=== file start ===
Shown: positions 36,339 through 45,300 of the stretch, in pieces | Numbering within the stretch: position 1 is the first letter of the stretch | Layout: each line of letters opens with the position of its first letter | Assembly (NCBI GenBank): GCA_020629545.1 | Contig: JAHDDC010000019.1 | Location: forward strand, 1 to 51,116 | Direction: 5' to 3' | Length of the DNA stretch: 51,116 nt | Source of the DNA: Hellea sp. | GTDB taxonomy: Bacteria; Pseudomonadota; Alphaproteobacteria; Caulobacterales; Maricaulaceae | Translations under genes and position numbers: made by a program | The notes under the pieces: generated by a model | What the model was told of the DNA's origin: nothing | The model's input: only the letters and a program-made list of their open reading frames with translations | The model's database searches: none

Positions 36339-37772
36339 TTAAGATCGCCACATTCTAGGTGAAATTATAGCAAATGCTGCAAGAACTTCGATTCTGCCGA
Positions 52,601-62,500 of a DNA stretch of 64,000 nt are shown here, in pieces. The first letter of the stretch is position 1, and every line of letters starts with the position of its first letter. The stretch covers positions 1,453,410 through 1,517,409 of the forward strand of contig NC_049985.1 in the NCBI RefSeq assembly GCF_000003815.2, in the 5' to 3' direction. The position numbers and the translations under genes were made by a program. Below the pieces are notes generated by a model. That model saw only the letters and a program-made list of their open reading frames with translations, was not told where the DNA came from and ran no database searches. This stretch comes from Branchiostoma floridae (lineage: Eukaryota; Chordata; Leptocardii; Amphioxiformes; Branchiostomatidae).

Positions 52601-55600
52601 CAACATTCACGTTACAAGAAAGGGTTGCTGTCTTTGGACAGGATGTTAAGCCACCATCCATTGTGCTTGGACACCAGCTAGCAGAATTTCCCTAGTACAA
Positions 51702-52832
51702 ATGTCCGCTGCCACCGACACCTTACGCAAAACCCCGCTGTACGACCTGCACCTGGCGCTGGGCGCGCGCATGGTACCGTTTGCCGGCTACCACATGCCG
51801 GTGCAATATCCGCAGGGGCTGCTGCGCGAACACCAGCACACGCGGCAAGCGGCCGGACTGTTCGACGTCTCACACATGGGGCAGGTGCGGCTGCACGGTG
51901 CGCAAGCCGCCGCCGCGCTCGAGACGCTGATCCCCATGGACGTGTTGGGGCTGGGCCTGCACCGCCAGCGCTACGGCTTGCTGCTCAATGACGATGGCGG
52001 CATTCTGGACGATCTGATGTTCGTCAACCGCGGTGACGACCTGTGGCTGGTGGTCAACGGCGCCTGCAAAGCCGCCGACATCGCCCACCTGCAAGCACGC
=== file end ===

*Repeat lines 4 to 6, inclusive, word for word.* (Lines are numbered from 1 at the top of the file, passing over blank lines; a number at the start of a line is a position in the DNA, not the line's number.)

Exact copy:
Positions 52,601-62,500 of a DNA stretch of 64,000 nt are shown here, in pieces. The first letter of the stretch is position 1, and every line of letters starts with the position of its first letter. The stretch covers positions 1,453,410 through 1,517,409 of the forward strand of contig NC_049985.1 in the NCBI RefSeq assembly GCF_000003815.2, in the 5' to 3' direction. The position numbers and the translations under genes were made by a program. Below the pieces are notes generated by a model. That model saw only the letters and a program-made list of their open reading frames with translations, was not told where the DNA came from and ran no database searches. This stretch comes from Branchiostoma floridae (lineage: Eukaryota; Chordata; Leptocardii; Amphioxiformes; Branchiostomatidae).

Positions 52601-55600
52601 CAACATTCACGTTACAAGAAAGGGTTGCTGTCTTTGGACAGGATGTTAAGCCACCATCCATTGTGCTTGGACACCAGCTAGCAGAATTTCCCTAGTACAA